Job Analysis and Documentation
- Job Analysis: What Is It and Why Do It?
- Job/Role Design
- Job Evaluation and Compensation
- Employment (Recruitment, Selection and Placement)
- Performance Management
- Training, Development and Career Counseling
- Compliance With Legal Requirements
- HR Planning
- Work Management
- Organization Design
- Job Analysis: Units of Analysis
- Teams, Classes, Jobs and Positions
- Functions, Duties, Tasks, Task Elements and Worker Characteristics
- Pros and Cons Concerning Units of Analysis and HR Administration
- Job Analysis: Essential Functions
- Job Analysis: Which Technical Approach to Use?
- Detailed Steps in Conducting a Job Analysis Project
- Sources of Job Information
- Job Documentation (Class Specifications, Job Specifications, Job Descriptions and Position Descriptions)
- Job Documentation and the Law
- Helpful Verbs: Avoiding Prejudicial Language in Job Documentation
- Keeping Job Documentation Current
- Use of Disclaimers
- Do's and Don'ts
- Future Developments
- Additional Resources
Author: Kenneth H. Pritchard, The Lighthouse Companies
- Work analysis (also known as job analysis) is essential to legal and effective administration of employment, compensation, performance management, training and other HR programs or functional domains. See Job Analysis: What Is It and Why Do It?
- HR managers responsible for establishing or administering HR programs must understand the purposes of job analysis; know when to rely on their own staff and when to use outside, expert consultants; and know why appropriate documentation of analysis is needed and how each type of job analysis should be documented (in form, depth and breadth). See Job Documentation (Class Specifications, Job Specifications, Job Descriptions and Position Descriptions).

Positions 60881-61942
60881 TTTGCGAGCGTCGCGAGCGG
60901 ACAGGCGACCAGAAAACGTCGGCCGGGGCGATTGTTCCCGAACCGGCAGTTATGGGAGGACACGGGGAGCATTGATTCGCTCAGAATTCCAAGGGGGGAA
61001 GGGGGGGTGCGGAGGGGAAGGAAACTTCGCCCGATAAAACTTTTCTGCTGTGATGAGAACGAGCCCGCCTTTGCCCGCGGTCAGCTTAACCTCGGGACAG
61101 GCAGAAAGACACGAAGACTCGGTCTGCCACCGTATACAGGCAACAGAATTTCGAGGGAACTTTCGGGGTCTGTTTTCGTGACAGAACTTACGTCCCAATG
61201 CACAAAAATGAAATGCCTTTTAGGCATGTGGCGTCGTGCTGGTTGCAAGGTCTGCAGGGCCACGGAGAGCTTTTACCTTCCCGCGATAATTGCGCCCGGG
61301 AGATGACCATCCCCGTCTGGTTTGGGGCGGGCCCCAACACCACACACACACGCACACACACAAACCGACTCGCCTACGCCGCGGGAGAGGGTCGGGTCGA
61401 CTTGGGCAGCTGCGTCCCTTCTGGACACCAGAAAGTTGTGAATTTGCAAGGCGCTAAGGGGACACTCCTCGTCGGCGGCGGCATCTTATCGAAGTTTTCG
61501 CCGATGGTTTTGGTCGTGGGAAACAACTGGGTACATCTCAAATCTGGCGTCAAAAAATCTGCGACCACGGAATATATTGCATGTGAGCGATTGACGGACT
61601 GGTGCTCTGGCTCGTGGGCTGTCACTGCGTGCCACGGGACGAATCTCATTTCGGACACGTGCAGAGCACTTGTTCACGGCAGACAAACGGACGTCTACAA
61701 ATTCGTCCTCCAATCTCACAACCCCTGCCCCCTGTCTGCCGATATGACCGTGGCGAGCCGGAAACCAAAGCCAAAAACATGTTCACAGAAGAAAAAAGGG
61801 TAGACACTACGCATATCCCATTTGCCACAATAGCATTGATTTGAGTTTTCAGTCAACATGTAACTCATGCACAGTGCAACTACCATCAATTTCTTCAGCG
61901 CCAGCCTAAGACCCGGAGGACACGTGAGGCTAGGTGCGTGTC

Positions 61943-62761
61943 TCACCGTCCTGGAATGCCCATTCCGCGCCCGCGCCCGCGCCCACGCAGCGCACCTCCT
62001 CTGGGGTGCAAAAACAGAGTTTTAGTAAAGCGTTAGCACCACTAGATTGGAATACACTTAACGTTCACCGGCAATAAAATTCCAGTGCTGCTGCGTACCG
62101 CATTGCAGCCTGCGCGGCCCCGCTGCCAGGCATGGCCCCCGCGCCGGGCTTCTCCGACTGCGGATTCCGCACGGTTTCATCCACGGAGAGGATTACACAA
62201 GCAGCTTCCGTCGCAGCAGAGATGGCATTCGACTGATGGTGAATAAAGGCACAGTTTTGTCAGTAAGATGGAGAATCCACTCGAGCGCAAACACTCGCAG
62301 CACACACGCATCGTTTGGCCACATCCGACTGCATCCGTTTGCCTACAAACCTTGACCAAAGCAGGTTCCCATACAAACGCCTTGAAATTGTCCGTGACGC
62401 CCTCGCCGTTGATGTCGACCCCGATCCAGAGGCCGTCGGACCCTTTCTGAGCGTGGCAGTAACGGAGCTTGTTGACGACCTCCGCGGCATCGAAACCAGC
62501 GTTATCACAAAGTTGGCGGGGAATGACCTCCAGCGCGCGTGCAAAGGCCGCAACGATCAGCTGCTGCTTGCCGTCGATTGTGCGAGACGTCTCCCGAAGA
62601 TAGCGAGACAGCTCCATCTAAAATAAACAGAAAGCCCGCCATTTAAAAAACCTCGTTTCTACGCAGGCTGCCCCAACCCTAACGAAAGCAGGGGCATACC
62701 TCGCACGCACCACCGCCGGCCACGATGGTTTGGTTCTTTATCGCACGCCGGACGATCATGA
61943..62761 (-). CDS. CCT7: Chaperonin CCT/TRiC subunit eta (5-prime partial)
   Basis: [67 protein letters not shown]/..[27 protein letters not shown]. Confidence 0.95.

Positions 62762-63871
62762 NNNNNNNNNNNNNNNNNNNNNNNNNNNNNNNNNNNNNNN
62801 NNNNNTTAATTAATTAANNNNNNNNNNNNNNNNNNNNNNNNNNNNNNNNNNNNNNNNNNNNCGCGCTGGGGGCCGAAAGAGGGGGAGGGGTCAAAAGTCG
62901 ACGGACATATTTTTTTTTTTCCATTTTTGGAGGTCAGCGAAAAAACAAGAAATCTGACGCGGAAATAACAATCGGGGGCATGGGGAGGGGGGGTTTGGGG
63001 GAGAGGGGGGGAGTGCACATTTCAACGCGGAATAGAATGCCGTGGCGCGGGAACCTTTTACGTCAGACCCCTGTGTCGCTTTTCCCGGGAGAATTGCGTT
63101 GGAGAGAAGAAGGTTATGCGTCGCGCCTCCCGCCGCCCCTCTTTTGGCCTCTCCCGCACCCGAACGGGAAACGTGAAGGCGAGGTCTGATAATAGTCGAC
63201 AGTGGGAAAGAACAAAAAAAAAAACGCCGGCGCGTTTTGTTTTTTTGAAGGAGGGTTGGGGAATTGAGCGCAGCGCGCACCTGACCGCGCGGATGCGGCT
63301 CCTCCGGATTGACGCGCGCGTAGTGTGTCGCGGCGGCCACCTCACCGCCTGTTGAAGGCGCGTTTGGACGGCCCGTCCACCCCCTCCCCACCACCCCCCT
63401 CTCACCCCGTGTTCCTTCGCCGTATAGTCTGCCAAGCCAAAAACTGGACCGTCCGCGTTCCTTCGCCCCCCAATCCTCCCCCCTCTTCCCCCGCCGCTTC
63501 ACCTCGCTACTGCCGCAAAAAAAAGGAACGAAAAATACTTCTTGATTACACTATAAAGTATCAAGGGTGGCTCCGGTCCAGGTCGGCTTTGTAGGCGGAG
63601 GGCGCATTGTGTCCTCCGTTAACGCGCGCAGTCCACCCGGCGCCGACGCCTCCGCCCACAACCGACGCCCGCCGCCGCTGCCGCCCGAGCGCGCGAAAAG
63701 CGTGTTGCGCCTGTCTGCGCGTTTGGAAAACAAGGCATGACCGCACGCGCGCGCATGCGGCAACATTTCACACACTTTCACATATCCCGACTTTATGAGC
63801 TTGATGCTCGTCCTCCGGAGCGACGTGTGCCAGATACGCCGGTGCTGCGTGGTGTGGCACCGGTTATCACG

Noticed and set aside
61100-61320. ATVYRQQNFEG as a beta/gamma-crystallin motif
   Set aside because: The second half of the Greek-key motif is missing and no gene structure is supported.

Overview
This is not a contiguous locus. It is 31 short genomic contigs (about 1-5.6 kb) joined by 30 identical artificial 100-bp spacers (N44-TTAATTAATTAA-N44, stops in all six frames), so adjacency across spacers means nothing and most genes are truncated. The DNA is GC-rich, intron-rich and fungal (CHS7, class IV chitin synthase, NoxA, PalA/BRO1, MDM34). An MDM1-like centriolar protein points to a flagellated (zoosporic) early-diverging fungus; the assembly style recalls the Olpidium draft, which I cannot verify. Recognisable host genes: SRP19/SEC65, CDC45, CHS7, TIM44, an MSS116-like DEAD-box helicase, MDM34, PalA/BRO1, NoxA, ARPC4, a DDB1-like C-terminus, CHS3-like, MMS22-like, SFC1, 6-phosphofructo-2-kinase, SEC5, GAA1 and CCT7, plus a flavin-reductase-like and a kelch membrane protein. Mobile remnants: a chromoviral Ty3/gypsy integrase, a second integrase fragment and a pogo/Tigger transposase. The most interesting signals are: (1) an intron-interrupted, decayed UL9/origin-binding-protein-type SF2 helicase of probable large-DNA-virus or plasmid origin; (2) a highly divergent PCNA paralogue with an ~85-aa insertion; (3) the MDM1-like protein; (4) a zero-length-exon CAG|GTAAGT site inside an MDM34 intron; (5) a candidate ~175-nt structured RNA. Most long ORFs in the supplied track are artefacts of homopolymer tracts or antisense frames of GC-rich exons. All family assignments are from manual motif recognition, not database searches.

- Job analysis provides for the effective and legal establishment of valid selection criteria under the Uniform Guidelines for Employee Selection Procedures; application of the employment provisions of the Americans with Disabilities Act (ADA); identification of exempt vs. nonexempt status under the overtime pay provisions of the Fair Labor Standards Act (FLSA); and implementation of a host of other HR programs and individual employment actions under Title VII of the Civil Rights Act of 1964, the Equal Pay Act and other federal requirements and standards regulating conditions of employment, including equal pay for equal work and occupational safety and health, as well as state or local requirements that may apply. See Job Evaluation and Compensation; Job Documentation and the Law.
- Job analysis also supports or facilitates a number of critical goals and best practices in HR management, including effective recruitment, selection and placement; successful retention; appropriate internal alignment of grades and pay levels; desired degree of market competitiveness in pay ranges (example: assessment of market pay requires content knowledge of the jobs to being priced in the marketplace to ensure a good match to the jobs reported in the market surveys being used); effective team building; beneficial performance management and much more. See Job Evaluation and Compensation.
- Some purposes and forms of analysis require professional expertise in industrial/organizational (I/O) psychology. Most do not; however, they may require specialist-level competence in job analysis, typically on a content-validation basis.
- A good understanding of jobs, job functions and the organization is critical to performing an effective job analysis. See Do's and Don'ts.
- There are many different methods and forms of job analysis. All, however, use an underlying three-step process: (1) obtaining and sorting job information, (2) processing and analyzing data and (3) documenting facts and conclusions. Succinctly put, the formula for job analysis is:
Job Information > Job Analysis > Job Documentation